13th Mar 2005, 11:43

To comment on why Lada is missed in Canada can be because they were simple cars to work on for the do it yourself. You see cars here have too much equipment that in reality has no purpose, and when this stuff breaks down you pay an arm and a leg to fix.

In Canada if a garage does not make big money in repairing your car they tell you to go home.

8th Sep 2005, 10:09

The guy from Rumania has a weird need to remind us that Rumania is an ex-Communist country. So what? If people find "soviet-made" cars to be dependable, reliable and excellent value for money- are they NOT supposed to buy them? We do live in a democracy, pal! The Axis group with which Rumania aligned itself some time ago, did not prevail, as I am sure you will remember - otherwise we might all be driving Volkswagens! Now that WOULD be weird!

2nd Jan 2006, 13:23

Some People speak before looking or thinking. A good friend of mine thought I had lost my mind when I bought a new 1992 Samara in Canada. He always drove high-end cars. (His summer cottage car being a Lamborghini) I drove the car over to his place and handed him the keys to check it out. After about 15 minutes and a test drive changed that. Many years have gone by. The car is still on the road today and out lived some of his high-end cars. He doesn’t laugh about the car anymore, in fact when his high rolling friends start up about someone having parked a Lada outside his house, (they know it's my car) he just asks them “how have the repairs been on your car this month?”. And that’s what makes a Lada in Canada a Great car.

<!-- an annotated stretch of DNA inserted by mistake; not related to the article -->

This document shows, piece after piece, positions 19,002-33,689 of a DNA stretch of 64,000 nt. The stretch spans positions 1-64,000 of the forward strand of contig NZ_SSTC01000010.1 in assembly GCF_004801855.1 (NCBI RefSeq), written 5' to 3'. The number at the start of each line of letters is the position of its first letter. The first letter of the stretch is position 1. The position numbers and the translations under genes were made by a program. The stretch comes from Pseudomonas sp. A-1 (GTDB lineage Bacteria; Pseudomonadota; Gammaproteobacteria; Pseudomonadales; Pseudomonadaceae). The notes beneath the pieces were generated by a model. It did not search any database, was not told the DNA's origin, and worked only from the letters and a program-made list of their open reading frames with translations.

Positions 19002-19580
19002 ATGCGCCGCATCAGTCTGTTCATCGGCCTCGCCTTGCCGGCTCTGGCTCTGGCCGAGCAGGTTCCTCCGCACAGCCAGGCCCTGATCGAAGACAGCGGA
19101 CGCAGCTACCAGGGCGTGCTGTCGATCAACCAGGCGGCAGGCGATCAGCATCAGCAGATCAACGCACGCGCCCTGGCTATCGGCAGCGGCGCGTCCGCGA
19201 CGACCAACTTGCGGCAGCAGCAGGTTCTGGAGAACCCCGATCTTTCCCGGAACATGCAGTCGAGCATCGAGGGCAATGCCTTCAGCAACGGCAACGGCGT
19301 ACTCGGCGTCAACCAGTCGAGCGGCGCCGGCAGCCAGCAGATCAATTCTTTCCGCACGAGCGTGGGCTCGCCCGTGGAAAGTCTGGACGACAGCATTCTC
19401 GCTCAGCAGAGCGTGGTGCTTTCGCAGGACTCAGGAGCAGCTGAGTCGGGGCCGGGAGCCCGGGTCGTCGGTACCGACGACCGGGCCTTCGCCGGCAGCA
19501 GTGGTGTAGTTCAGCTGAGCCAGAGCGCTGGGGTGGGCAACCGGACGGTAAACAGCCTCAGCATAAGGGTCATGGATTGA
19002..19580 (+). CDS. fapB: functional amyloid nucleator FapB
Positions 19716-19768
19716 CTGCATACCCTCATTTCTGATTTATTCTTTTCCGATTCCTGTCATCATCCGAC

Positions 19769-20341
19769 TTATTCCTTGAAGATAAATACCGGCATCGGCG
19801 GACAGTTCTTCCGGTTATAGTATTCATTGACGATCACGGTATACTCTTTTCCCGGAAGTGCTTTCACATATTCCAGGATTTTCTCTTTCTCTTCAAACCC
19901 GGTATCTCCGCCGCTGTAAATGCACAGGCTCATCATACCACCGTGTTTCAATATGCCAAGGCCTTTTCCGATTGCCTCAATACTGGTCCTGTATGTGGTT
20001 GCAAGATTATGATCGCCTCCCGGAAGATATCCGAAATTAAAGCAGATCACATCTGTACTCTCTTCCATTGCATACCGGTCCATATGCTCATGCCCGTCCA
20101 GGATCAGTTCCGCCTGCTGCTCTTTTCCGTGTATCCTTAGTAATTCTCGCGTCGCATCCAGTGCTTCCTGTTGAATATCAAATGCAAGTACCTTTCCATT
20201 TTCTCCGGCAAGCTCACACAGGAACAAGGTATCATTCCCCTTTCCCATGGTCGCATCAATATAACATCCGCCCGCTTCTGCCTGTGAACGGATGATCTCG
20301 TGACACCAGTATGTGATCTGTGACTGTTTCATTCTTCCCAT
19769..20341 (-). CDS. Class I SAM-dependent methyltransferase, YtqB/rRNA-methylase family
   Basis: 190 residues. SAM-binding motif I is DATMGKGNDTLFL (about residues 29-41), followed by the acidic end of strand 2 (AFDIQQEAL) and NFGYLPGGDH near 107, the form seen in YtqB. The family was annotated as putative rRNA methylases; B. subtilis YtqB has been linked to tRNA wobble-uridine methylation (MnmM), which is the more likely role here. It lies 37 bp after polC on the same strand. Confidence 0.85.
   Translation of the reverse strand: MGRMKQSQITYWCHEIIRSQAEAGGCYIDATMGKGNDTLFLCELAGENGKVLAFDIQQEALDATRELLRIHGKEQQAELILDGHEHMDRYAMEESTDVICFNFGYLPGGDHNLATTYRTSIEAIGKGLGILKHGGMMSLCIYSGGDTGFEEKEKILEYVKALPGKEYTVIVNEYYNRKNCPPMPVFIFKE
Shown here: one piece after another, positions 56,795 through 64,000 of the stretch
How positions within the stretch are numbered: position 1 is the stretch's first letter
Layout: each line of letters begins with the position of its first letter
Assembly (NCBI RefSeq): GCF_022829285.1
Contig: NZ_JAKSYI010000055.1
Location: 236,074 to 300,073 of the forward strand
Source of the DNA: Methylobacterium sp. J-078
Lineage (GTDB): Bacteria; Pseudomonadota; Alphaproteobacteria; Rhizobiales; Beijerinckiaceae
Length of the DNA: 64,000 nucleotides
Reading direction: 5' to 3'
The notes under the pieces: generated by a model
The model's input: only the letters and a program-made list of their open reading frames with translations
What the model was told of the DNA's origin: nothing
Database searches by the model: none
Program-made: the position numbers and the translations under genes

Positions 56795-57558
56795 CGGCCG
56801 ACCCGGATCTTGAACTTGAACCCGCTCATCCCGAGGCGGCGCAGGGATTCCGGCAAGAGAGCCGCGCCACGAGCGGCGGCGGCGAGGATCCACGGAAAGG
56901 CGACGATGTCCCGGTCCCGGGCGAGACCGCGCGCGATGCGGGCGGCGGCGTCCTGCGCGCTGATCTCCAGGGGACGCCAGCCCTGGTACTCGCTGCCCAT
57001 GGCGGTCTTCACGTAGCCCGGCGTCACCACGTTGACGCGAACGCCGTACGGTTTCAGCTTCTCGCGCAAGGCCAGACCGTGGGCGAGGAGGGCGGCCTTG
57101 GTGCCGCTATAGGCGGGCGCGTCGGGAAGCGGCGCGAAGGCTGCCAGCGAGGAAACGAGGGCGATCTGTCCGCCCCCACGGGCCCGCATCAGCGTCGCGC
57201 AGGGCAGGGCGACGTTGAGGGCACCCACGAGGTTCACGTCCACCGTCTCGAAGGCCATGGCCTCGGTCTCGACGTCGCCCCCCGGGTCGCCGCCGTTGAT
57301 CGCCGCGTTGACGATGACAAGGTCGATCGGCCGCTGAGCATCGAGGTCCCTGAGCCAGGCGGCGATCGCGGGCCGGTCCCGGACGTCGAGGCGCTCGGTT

They are fun to Drive, very low repair cost, easy on gas, and best of all… they don’t get stuck in the snow like other imports do. My car will be 16 years old this April 2006 and approaching the 400 000 Km mark (365 000 Km currently). Has no rust on it. Gets rust proofed each winter, cost about 100 dollars in Canada. Has been fully repainted twice because of stone chips and scratches. Front seats look like new because I use seat covers. In all, if you take care of your Lada, it will pay for itself in happy driving returns.

And for those that are thinking but… No buts! My Lada has air conditioning, recline front bucket seats, Fully six Speaker stereo, Power antenna, and four doors just like your high-end sedan. O.. one other thing, I don’t get my skin burnt by hot leather on a hot sunny summer day.

We need Lada to come back to Canada!!

3rd Jan 2006, 22:25

What an excellent comment! I agree with your sentiments entirely. I own a 1997 1.7L Lada Niva, and have enjoyed years of trouble free motoring. Some of my professional colleagues own expensive exotic cars, yet my Lada is invariably the "centre of attraction". The car is not "showy" or expensive- but it has that innate, indefinable quality of "charisma". I service the Niva myself, and maintain it in excellent condition. Eventually, I think the Lada marque will come back to Canada, as I hope it does here to Australia. I`d love to try out a new "Chevy Niva" 2123! Happy motoring!

1st Mar 2006, 20:11

I shall say that I will take Lada only if they pay me for that. :)

The car is 20 to 30 years behind in technology.

3rd Mar 2006, 02:03